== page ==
lcd.print("Longitude");
lcd.home();
lcd.print(gpsLong,6);
delay(dlay);
}

//I'm going to find the approximate distance and save it to miles away
float milesAway = calcdist( destinationLat , destinationLong , gpsLat , gpsLong);

//here I'm comparing the raw NEMA sentance instead of calculating the distance. This is more accurate, but does not
//give me how far I am away
float latCheck = abs(NemaDestinationLat - GPS.latitude);
float longCheck = abs(NemaDestinationLong - GPS.longitude);

if (lcdDebug){
lcd.clear();
lcd.setCursor(0,1);
lcd.print("Distance");
lcd.home();
lcd.print(milesAway,6);
delay(dlay);
lcd.clear();
lcd.setCursor(0,1);
lcd.print("LatCheck");
lcd.home();
lcd.print(latCheck,6);
delay(dlay);
lcd.clear();
lcd.setCursor(0,1);
lcd.print("LongCheck");
lcd.home();
lcd.print(longCheck,6);
delay(dlay);
}

if (latCheck < maxGPSAway && longCheck < maxGPSAway) return 0.0; //this checks the raw coordinates to see if I'm close enough

//now I'm going to check to see if I'm close enought to my destination using the distance
if (milesAway < maxMilesAway) return 0.0; //checks my distance to see if I'm close enough else{ //if I'm not there, return how far away I am return milesAway; } } /****************** //I'm calling these functions only if I have a fix //this is my function to check to see if I'm on the correct day //this returns 0 for I'm at/past the correct day (it can open after her birthday) //and returns the number of days to go if not *******************/ int checkDate( void ) { int gpsMonth = GPS.month; int gpsDay = GPS.day; //so, it looks like the GPS unit is on June 16, 2012 at 5:35 when I'm at June 15, at 10:37 pm //so it's either 7 hours ahead of me, or it's just a day ahead and the time is off. //I'm going to ignore this difference, and let her open the box early. Oh darn. if (lcdDebug){ lcd.clear(); lcd.setCursor(0,1); lcd.print("Month"); lcd.home(); lcd.print(gpsMonth); delay(dlay); lcd.clear(); lcd.setCursor(0,1); lcd.print("Day"); lcd.home(); lcd.print(gpsDay); delay(dlay); } if (gpsMonth > 9){ //October is month 10
//however, I'm one day ahead with this gps unit
return 0;
}
else{ //otherwise, I'm not there
//I need to calculate how many days I have to go
int daysLeft = 0;
//I'm giving this to her in August, so I just need to program it to count down from August to October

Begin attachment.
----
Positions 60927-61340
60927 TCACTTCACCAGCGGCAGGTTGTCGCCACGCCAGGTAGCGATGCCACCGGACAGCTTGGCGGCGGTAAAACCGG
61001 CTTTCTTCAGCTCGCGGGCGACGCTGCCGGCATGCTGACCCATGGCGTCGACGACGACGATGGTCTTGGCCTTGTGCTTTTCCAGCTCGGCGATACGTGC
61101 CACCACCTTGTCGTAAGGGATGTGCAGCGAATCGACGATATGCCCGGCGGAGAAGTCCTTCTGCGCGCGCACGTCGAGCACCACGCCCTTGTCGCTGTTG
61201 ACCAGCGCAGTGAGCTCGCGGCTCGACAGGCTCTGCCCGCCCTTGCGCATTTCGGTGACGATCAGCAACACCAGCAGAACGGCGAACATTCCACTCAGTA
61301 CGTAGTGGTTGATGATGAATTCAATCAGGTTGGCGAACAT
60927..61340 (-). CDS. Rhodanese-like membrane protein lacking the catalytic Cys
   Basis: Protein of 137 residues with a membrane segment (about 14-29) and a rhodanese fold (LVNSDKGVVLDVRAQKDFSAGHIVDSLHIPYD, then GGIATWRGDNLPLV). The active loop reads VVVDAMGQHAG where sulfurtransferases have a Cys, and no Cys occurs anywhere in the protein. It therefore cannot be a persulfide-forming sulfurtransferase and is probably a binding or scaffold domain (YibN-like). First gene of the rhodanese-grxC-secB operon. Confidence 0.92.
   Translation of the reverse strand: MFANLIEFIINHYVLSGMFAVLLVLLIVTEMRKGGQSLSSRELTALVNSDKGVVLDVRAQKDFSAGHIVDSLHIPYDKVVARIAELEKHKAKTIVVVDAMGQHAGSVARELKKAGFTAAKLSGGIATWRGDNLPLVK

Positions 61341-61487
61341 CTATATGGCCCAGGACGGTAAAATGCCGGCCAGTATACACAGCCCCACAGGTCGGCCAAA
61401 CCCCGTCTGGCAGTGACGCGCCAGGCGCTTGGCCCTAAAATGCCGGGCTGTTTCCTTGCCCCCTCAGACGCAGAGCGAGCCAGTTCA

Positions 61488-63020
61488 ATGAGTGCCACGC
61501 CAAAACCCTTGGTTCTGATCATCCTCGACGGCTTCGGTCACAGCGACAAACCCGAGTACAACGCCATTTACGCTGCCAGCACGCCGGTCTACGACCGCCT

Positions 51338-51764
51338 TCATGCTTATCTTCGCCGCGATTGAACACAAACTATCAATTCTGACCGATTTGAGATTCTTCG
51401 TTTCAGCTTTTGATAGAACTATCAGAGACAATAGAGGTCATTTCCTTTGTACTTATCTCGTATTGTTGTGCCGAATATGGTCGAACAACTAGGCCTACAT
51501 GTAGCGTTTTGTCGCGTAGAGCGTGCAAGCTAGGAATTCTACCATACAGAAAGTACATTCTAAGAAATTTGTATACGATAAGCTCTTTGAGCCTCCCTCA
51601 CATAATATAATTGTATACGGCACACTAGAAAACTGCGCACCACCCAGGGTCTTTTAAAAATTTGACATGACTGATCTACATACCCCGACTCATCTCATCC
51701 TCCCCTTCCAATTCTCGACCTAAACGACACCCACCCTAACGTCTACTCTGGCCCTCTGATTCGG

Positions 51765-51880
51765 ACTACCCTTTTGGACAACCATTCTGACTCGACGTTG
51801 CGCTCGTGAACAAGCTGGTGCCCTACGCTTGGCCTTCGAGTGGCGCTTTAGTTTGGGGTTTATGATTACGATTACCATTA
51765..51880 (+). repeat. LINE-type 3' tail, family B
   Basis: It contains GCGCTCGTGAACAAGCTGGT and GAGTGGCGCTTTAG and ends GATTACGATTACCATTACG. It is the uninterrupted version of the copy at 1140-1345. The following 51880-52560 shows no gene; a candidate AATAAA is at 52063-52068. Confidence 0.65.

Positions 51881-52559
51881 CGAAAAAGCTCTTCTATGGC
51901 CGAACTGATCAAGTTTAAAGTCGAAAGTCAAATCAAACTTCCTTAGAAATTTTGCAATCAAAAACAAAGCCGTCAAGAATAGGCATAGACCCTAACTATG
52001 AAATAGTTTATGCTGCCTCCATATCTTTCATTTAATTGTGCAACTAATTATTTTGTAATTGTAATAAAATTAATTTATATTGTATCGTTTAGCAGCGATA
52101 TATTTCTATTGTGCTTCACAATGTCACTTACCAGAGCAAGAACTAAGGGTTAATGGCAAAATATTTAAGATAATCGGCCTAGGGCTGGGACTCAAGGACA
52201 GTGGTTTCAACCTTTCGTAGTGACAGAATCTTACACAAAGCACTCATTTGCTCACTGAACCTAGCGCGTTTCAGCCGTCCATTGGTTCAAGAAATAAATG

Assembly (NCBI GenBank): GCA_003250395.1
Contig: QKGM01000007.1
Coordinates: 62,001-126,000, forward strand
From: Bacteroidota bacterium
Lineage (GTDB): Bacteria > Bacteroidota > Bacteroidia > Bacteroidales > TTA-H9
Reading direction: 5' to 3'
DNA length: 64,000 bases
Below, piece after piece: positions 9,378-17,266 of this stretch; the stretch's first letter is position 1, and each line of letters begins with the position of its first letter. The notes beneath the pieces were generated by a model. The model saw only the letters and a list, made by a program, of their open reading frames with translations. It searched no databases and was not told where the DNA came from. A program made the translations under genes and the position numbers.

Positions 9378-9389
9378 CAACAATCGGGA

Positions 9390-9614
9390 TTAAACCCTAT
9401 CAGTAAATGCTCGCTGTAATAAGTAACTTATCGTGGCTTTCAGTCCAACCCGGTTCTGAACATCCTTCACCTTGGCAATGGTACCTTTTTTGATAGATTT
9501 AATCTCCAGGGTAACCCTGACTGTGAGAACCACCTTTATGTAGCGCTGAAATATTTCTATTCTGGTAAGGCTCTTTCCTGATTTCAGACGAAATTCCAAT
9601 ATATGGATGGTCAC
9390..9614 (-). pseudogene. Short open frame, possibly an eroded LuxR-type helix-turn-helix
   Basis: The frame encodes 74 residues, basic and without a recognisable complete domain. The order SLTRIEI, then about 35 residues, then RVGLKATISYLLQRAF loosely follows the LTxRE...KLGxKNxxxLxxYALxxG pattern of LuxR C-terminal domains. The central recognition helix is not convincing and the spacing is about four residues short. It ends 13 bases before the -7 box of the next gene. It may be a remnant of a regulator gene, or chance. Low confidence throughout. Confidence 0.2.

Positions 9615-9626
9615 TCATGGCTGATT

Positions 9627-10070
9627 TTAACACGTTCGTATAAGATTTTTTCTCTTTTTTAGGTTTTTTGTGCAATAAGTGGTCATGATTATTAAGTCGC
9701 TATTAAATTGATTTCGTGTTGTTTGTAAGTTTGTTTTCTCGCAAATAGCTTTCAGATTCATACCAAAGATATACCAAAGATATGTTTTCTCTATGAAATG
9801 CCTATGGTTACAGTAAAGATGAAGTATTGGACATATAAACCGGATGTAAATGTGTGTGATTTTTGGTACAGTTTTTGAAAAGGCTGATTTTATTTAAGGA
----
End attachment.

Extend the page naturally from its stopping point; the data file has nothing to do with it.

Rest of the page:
if (gpsMonth == 8){
if (serialDebug) Serial.println("August");
//I'm in August. I have 30 days in September, then the rest of August (31 days)
daysLeft = 30 + 31 - gpsDay + 1; //this should be the days left before October
}
else if ( gpsMonth == 7){
if (serialDebug) Serial.println("July");
daysLeft = 31 + 31 +30 - gpsDay + 1;
} //June = 30 days, July = 31 days, August = 31 days, September = 30 days
else{
if (serialDebug) Serial.println("September");
daysLeft = 30 - gpsDay + 1; //if it's not August, it's September, so subtract the day I'm at
}
return daysLeft;
}
}

/*************************************************************************
* //Function to calculate the distance between two waypoints
* //I got this from the arduino forums.
*************************************************************************/
float calcdist(float flat1, float flon1, float flat2, float flon2)
{
float dist_calc=0;
float dist_calc2=0;
float diflat=0;
float diflon=0;

//I've to spplit all the calculation in several steps. If i try to do it in a single line the arduino will explode.
diflat=radians(flat2-flat1);
flat1=radians(flat1);
flat2=radians(flat2);
diflon=radians((flon2)-(flon1));

dist_calc = (sin(diflat/2.0)*sin(diflat/2.0));
dist_calc2= cos(flat1);
dist_calc2*=cos(flat2);
dist_calc2*=sin(diflon/2.0);
dist_calc2*=sin(diflon/2.0);
dist_calc +=dist_calc2;

dist_calc=(2*atan2(sqrt(dist_calc),sqrt(1.0-dist_calc)));

dist_calc*=3958.76; //Converting to miles
//Serial.println(dist_calc);
return dist_calc;
}

/************
NEMA parser
Takes in the NEMA sentance values (degree.minutes) and outputs degrees
This is off by .3 miles (per calculation) due to the constraints of floats. a.k.a, I calculated it once, and I was off by
.3 miles. It may be more for other destinations.
*************/

float NemaToDegrees( float NemaValue ){
int NemaDegrees = NemaValue/100; //this gives me degrees
if (serialDebug){
Serial.println("Nema degrees Calculated");
Serial.println(NemaDegrees);
}
float NemaMinutes = (NemaValue - (float)NemaDegrees*100.0); //this gives me the minutes (positive value, since NemaValue is larger
if (serialDebug){
Serial.println("Nema Minutes Calculated");
Serial.println(NemaMinutes,4);
}
return (float)NemaDegrees + (NemaMinutes/60); //convert Minutes to degrees, add them, and return value
}

Mar 09

GeoCache Puzzle Box

Picture of the front of the box as it searches for a GPS signal

The front of my GeoCache puzzle box as it searches for a GPS signal

Last summer I built a GeoCache puzzle box as a gift. What is this puzzle box? It is based on Mikal Hart's Reverse GeoCache puzzle box (TM Mikal Hart, original article link is below). I read the article, and being a DIY college student, I decided to build my own puzzle box based on his design, only cheaper.

Mikal Hart's original article is here: http://arduiniana.org/projects/the-reverse-geo-cache-puzzle/

I started by doing some research on the parts required. Mikal Hart has a list of components in his article, and now there is even a website where you can go buy either the components or the a completed box (http://www.sundial.com/shop/) or just the electrical components necessary to control the box (except for the arduino and the GPS module, for some reason. Don't know why he didn't include those components). After pricing the components myself, I figured that I could build my own box (and learn about how everything works) for less. So I did.